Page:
Teaching about language

Ronald Kephart (rkephart@OSPREY.UNF.EDU)
Sat, 10 Feb 1996 19:56:07 -0500

In message <Pine.3.89.9602091912.A6902-0100000@gwis2.circ.gwu.edu> Ruby
Rohrlich writes:
> Ronald: Since you are by way of becoming a linguistics expert, do you
> teach the way language changes along with sociocultural change? Do you
> bring in current linguistic problems, such as the changes in the words
> for themselves that African-Americans have made, as their consciousness
> about themselv es has changed, e.g., from Negro, to black, to
> Afro-American, toAfrican-American, and now possibly back to "black." Or
> the feminist attemptto eliminate excluding, androcentric words like "man"


I must confess that I haven't really dealt with the issue of terms like Black,
Native American, etc., not because the issue isn't interesting but simply
because this particular hasn't come up. Maybe I'll bring it up soon! The
Black/Afro/African-American issue that I deal with most is the nature of "Black"
English. I play hard on this because many of my students are teachers who will
end up teaching children who are speakers of this variety of language.

I do try to deal with the history of English, and one thing that always get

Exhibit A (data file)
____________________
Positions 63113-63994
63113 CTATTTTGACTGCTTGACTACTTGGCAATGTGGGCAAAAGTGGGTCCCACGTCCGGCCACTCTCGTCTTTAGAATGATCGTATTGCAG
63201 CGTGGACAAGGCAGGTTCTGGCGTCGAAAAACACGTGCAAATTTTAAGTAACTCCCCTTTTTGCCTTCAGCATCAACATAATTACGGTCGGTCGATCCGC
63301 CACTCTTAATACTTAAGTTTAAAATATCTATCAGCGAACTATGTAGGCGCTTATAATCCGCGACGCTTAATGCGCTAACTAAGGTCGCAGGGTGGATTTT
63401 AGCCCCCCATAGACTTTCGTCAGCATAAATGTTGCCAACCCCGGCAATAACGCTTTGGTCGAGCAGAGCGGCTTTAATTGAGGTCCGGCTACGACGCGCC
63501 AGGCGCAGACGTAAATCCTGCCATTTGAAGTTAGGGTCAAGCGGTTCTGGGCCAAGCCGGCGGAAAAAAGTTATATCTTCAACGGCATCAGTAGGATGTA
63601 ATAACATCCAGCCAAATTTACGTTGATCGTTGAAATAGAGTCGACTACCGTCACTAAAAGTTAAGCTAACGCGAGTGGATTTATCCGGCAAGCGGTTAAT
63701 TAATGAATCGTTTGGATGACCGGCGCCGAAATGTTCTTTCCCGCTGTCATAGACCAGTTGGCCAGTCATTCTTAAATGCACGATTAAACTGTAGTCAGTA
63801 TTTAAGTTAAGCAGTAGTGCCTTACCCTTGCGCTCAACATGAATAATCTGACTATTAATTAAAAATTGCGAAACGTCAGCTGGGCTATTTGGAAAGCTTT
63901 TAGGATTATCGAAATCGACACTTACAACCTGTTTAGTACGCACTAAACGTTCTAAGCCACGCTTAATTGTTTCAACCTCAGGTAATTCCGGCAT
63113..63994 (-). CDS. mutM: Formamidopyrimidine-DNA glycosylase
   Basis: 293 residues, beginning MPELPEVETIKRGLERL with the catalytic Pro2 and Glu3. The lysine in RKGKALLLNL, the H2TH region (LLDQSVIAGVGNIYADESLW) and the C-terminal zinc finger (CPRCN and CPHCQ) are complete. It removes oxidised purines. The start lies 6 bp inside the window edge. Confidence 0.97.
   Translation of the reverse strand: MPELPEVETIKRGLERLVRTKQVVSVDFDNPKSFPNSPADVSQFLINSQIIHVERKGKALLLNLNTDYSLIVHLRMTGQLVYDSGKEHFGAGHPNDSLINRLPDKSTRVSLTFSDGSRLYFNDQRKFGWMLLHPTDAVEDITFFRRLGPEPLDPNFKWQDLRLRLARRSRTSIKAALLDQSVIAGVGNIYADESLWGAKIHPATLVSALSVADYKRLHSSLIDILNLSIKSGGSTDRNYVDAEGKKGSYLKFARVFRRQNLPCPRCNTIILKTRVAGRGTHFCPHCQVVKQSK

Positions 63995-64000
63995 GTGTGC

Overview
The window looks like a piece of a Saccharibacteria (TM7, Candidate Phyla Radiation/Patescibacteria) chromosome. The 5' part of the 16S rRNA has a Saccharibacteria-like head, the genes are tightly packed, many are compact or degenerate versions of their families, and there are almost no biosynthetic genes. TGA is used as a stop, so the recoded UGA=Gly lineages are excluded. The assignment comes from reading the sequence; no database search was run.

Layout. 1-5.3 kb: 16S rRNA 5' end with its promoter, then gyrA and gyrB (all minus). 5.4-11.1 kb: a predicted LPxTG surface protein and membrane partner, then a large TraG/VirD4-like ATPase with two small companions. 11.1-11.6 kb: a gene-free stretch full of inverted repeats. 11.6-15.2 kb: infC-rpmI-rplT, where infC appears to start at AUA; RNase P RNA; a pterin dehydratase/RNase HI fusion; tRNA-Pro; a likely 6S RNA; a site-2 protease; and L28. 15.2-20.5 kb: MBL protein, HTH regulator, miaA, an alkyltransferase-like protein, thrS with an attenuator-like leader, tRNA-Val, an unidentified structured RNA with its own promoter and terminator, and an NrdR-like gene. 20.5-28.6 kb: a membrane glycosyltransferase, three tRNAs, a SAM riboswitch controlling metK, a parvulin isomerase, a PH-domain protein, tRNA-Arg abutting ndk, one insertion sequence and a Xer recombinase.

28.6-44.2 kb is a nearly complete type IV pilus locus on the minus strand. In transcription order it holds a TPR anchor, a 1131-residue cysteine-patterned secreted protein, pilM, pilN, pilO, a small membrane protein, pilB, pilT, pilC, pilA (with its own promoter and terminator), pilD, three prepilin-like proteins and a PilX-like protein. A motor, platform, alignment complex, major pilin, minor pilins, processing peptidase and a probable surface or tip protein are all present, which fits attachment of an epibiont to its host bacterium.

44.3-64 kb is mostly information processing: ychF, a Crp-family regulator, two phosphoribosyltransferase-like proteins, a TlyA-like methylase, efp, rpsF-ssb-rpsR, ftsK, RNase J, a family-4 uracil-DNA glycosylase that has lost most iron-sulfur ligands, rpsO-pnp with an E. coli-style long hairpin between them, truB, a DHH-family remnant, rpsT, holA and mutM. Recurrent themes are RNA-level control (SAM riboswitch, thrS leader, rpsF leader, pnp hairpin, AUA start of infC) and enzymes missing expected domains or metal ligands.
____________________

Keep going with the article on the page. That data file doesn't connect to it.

students' attention is the issue of "generic" man and he. Many have been taught
by English teachers that these are genuine generic terms; I teach that they are
not. I encourage my students to write using plural they, since this pronoun
carries no gender marking. I might add that in my dialect, at least, they can
serve as a third person pronoun unmarked for number or gender. Of course, the
"English teacher" types react strongly to this, but it's spreading and (I hope)
will one day be a universal feature of English.

Another aspect of English the students enjoy thinking about is the sex bias in
pairs of words. Consider the meaning of the female term in contrast to the male
term in pairs like master-mistress, lord-lady, warlock-witch, boy-girl, and so
on. Not to the mention the history of "woman" (< wif-mann). I could go on, but
this is probably too long already. QRon

Ronald Kephart
Department of Language & Literature
University of North Florida
Jacksonville, FL 32224
ph: 904-646-2580
e-mail: rkepha@unf.edu